Practicing evidence-based medicine (EBM) and shared decision-making (SDM)along the patient process is important in today's healthcare environment, as thesemodels of care offer a way to improve quality and safety of care, patient satisfaction,and reduce costs. EBM is the conscientious and judicious use of current best medicalevidence in conjunction with clinical expertise. It also includes taking into accountpatient values and preferences to guide decisions about the care of individual patients.SDM offers a process that guides how a healthcare professional (e.g., a physicianor a nurse) and a patient jointly can participate in a decision after incorporatingthe body of evidence (the options, benefits and harms) and considering the patient'svalues and preferences.

The degree to which healthcare professionals can practice EBM and SDM is dependentupon the availability of information about the patient (e.g., medical diagnosis,therapies as well as laboratory and administrative information) and medical evidence(such as medical guidelines). Patient information is a prerequisite for making decisionsabout the care of individual patients and it is evidence-based medicalknowledge, clinical expertise as well as patient values and preferences that guidethese decisions. Moreover, for patients to be able to communicate values and preferencesas well as participate effectively in their own care, they need to have a basicunderstanding of their condition and treatment options, and the consequences ofeach. Hence, they need access to the same information streams—in "patientaccessible"form—as their physician(s) and care team throughout their journey (process)in healthcare. However, making the right decisions about the care of individualpatients at the right time and place is a challenge for healthcare professionals. Due tointeroperability issues, existing information systems do not support a seamless flowof patient information along the patient process. Healthcare professionals are thereforeunable to easily access up-to-date information about the patient at the right timeand place. The situation is complicated further by the fragmentation of medical evidencein different repositories and its presentation by diverse providers, each withunique ideas about how information should be organized and how search enginesshould function. Limited or no access to relevant patient information and the bestmedical evidence about the benefits and risks of treatment options can result inflawed decisions and, more seriously, the suffering of patients. The situation also affectsSDM. If patients are not informed about their health condition, treatment options,benefits and risks or not given high quality information, e.g., becausehealthcare professionals do not have access to the best evidence, patients will be unIIable to assess 'what it is important to them', or they will make inadequate decisionsabout key issues. Consequently, it is almost impossible to practice EBM and SDM ineveryday clinical care.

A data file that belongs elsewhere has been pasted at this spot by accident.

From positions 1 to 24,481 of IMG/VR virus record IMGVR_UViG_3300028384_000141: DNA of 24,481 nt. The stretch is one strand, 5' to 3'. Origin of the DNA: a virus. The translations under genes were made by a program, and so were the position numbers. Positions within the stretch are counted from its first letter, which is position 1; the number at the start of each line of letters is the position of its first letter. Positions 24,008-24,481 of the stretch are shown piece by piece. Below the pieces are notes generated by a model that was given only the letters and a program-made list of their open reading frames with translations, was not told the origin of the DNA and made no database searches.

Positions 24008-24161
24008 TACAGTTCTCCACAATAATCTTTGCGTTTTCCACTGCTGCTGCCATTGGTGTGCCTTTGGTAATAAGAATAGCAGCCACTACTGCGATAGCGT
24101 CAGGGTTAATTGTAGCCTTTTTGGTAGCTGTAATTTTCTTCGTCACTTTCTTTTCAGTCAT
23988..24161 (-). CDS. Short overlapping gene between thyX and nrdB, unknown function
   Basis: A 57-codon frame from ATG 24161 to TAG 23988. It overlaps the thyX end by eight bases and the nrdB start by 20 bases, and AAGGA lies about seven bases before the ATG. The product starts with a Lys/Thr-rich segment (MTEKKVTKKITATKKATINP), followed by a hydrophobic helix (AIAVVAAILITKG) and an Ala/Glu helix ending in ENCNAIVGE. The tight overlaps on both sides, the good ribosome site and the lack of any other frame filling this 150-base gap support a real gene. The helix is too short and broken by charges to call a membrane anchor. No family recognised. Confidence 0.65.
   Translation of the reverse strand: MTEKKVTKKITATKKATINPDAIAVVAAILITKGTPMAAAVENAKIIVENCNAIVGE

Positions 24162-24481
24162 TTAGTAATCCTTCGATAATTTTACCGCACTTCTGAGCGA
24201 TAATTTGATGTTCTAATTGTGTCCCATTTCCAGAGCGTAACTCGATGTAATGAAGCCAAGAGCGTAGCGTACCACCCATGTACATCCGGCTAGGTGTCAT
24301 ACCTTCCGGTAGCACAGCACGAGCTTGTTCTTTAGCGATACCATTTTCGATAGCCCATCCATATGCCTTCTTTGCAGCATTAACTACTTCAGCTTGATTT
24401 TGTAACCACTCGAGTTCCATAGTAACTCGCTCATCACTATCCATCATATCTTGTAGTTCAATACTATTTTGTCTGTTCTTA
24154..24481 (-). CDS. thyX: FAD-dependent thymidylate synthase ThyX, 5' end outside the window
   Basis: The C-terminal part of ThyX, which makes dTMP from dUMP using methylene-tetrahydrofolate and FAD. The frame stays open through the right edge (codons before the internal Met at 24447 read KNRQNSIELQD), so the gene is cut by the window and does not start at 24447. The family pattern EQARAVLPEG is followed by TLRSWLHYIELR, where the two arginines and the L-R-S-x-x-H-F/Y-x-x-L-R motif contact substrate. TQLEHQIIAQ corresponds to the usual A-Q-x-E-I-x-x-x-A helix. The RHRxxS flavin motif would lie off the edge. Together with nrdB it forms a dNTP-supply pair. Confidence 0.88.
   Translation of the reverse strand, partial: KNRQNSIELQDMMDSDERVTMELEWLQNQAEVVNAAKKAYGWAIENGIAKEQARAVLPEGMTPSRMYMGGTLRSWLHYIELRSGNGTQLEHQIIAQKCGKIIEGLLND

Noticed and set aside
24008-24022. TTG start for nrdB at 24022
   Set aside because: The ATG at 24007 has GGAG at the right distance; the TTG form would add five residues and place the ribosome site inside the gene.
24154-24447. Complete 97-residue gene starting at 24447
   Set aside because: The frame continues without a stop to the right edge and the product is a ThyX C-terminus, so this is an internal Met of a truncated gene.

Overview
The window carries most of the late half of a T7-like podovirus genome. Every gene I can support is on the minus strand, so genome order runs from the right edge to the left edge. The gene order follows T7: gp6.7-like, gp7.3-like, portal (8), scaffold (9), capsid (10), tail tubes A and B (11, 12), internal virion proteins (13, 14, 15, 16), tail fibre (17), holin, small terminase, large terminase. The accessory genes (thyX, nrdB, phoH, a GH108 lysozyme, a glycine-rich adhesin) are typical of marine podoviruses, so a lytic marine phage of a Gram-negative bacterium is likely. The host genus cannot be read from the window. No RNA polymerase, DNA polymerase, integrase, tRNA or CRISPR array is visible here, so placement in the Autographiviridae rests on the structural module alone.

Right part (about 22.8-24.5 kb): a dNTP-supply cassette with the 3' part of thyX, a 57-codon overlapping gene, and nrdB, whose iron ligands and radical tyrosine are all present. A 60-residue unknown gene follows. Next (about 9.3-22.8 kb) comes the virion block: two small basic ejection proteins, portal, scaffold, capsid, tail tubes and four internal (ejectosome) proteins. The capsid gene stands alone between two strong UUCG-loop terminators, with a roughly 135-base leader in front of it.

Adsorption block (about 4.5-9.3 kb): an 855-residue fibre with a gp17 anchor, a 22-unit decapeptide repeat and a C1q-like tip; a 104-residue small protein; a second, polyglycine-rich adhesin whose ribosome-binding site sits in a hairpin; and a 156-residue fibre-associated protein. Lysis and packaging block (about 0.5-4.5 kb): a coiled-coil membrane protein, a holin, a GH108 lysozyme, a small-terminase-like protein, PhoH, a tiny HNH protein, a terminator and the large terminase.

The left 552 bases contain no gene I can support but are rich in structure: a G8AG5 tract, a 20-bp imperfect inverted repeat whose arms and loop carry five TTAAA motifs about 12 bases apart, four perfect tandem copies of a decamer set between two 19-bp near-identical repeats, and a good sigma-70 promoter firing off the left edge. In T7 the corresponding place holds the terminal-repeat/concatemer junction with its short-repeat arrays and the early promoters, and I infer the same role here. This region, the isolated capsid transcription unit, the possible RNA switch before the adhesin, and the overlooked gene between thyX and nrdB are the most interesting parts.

For EBM and SDM to serve their purpose, healthcare professionals and patients needinformation systems that provide quick and trouble-free access to all-round information.They also need information systems that can influence the patient/physicianrelationship and facilitate their pursuance of shared goals in the healthcare process,taking into account both illness and personal experience. Hence, based on a qualitativeapproach, this thesis proposes recommendations regarding the redesign of futurehealthcare information systems in ways that will facilitate, rather than hinder,the access to relevant information. One important recommendation identified is thatfuture healthcare information systems must support the core characteristics of EBMand SDM, in an integrated manner, and using the one without the other is notenough. However, such support requires the adoption of a process view on informationsystem development based on the patient's process. A process-oriented approachwith supporting information systems is thus vital for the support of an evidence-based practice where the patient is an important and active collaborator.Moreover, the challenges identified with regard to information system support arenot exclusively technical. Organizational culture, and the attitudes of healthcare professionalsto patient involvement are some of the biggest challenges facing healthcareorganizations.

Place, publisher, year, edition, pages
Göteborg: BrandFactory AB, 2018
Series
Dissertation Series ; 19 (2018)
National Category
Information Systems
Research subject
Information Systems
Identifiers
urn:nbn:se:his:diva-15210 (URN)978-91-984187-1-2 (ISBN)
Public defence
2018-05-22, Skövde, 13:00 (English)
Opponent
Available from: 2018-06-12 Created: 2018-05-31 Last updated: 2018-06-14Bibliographically approved

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Krasniqi, HanifePersson, Anne